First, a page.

Frito-Lay under attack by outraged feminists after announcing “Lady Doritos” that would be less messy

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Image: Frito-Lay under attack by outraged feminists after announcing “Lady Doritos” that would be less messy

(Natural News) Welcome to America 2018, where everyone and their mother is a victim.

Last week, Doritos announced that it would soon be coming out with chips designed to appeal more to women. According to PepsiCo global chief Indra Nooyi, women aren’t very fond of the traditional Doritos because of how loud and messy they are to eat. These new “Lady Doritos,” as the Internet has begun to refer to them as, will be less crunchy and coated in less powdered cheese, which truthfully seems like a rational and reasonable marketing idea. Not to the feminists, though, who are now outraged that any company could be this “insensitive” and “misogynistic.”

Julia Reiss of, for example, wrote an angry article titled “Doritos is rolling out Sexist-as-F*ck chips,” in which she complained that “the patriarchy is all too real these days,” and that she wasn’t sure if “we should boycott the brand or start a viral, crunch chip-eating, finger-licking, bag-tossing campaign.” (Related: Feminists call for science to be turned into a social justice propaganda machine.)

Tim Nelson of also connected the “Lady Doritos” to the patriarchy that is apparently alive and well in America, writing: “Of course, a company as large as PepsiCo would never stop to question how our base capitalist system perpetuates a cultural superstructure where women are made to feel that they can’t lick Dorito dust off their fingers without falling short of some patriarchal concept of femininity,” adding sarcastically that perhaps PepsiCo will start to produce a Mountain Dew “for men that actively suppresses emotion next.”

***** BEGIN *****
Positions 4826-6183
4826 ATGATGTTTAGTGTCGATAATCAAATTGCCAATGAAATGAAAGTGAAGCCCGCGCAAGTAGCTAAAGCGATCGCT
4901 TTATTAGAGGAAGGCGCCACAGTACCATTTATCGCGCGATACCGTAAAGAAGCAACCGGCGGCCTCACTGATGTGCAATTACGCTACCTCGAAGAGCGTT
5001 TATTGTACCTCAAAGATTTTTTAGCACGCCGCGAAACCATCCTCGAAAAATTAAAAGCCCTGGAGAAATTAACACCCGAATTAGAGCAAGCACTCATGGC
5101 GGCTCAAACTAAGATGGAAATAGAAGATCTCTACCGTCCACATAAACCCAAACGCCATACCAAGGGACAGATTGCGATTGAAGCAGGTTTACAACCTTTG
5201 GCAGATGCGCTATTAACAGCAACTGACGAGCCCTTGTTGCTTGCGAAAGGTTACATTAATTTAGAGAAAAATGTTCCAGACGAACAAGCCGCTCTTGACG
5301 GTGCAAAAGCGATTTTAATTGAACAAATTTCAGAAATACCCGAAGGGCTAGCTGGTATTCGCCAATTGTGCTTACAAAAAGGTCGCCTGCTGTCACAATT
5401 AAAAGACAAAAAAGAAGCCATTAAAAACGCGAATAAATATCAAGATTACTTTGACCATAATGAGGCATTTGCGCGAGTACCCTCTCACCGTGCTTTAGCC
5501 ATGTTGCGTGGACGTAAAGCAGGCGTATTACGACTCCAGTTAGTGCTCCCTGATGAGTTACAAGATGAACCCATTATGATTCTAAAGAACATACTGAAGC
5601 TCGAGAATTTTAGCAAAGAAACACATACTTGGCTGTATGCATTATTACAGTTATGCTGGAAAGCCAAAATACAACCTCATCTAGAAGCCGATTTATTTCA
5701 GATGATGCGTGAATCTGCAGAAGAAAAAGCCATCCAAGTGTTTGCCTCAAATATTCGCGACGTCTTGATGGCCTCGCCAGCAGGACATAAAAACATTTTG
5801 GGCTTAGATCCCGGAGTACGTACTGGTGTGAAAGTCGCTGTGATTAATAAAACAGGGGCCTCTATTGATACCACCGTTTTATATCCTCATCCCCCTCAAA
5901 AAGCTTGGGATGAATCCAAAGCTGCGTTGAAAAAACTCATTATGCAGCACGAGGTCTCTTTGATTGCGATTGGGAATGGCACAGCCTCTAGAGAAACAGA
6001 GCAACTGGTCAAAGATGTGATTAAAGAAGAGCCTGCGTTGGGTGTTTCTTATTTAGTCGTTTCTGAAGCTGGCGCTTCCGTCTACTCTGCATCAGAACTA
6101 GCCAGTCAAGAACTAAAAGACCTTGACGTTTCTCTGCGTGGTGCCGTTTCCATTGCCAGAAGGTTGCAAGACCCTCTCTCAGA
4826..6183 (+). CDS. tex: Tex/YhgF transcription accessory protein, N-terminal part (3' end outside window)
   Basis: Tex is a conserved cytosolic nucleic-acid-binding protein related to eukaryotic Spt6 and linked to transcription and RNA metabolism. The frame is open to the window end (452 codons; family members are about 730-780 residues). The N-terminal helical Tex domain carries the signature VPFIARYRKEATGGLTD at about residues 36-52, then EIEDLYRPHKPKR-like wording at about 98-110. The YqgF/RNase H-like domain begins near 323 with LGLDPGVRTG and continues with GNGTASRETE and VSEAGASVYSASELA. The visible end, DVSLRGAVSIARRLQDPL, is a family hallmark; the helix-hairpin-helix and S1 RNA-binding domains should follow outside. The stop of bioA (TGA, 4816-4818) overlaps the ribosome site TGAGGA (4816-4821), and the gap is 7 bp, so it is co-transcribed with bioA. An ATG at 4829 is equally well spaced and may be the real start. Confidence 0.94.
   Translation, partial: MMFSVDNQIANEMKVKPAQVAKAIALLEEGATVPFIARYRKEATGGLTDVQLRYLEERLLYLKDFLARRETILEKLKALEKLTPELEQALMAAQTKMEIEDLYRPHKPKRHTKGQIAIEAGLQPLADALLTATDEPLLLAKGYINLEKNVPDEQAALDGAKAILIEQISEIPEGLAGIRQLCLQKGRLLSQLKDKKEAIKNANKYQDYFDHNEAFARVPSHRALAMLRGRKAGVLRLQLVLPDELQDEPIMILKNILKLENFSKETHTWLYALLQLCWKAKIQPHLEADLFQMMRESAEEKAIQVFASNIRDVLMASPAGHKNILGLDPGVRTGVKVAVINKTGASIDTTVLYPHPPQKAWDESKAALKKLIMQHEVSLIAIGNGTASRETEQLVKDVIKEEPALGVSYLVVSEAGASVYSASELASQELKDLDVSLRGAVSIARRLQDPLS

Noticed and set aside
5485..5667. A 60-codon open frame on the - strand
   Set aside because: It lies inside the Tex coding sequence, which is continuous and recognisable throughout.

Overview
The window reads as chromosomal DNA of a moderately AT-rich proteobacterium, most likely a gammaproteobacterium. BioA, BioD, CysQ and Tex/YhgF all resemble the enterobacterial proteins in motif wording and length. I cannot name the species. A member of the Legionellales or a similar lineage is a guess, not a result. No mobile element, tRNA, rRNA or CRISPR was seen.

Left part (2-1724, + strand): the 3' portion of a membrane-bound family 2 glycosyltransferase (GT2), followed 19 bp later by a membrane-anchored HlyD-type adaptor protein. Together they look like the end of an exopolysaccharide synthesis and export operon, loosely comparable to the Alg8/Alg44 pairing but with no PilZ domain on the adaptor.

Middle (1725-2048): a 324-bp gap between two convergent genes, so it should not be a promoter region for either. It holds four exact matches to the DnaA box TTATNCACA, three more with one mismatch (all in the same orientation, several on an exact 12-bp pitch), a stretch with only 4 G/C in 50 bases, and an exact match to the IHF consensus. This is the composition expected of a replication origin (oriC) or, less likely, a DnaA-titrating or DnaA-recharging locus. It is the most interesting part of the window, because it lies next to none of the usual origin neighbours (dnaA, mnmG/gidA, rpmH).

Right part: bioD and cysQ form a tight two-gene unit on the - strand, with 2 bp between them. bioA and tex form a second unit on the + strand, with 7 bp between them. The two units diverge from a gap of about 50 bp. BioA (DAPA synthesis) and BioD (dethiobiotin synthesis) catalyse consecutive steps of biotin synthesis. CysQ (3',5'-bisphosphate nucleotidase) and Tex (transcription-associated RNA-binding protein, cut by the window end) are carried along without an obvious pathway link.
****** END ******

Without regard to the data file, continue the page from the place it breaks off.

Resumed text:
Liberal commentator and host of Good Morning Britain Piers Morgan was also outraged over the news of the Lady Doritos, going so far as to hold up a microphone to the mouths of his female co-hosts as they ate the snack, exclaiming, “Here’s how you eat Doritos. We don’t want lady Doritos! They want equality. They want the same size Doritos as men. They want to eat them in the same noisy way as men.”

As his rage continued to escalate on the air, Morgan eventually began to criticize Doritos boss Indra Nooyi, and even declared, “This is what we do to Doritos!” while smashing the chips to pieces with his microphone. The entire segment was a bit odd to say the least, and definitely an overreaction.

When Indra Nooyi thought of this idea, she obviously didn’t do it with the intent of oppressing women or treating them differently than men; it was a genuine marketing idea that was meant to give women something that she felt they desired. It’s a shame that the very first thing liberals and feminists jump to when hearing about a marketing strategy directed towards women is “sexism” and “misogyny.”

It begs the question: Are similar advertising campaigns that also target women sexist as well? What about makeup commercials that feature beautiful models with long eyelashes and red lipstick? What about ads for women’s weight loss programs that claim to help women get that ideal, curvy figure? What about marketing campaigns for women’s clothing that feature skirts and dresses? Would all of these be considered sexist too? (Related: If you’re still not convinced that feminists are insane, read this article about what female students at the University of Florida are now doing to demand free tampons.)

Sadly, this culture of victimization is exactly what the left wing thrives off of, which is why they are typically the ones talking about so-called oppression and inequality. They know that once people believe they are victims (like the feminists who were outraged over the Lady Doritos), the left knows that they can exploit their frustration for political gain: “you are oppressed, but vote democrat and we’ll fight for a fairer, more equitable America.”

And on a side note, if these feminists are all worked up over a marketing campaign put out by a brand of chips, then perhaps they should consider getting their priorities straightened out.

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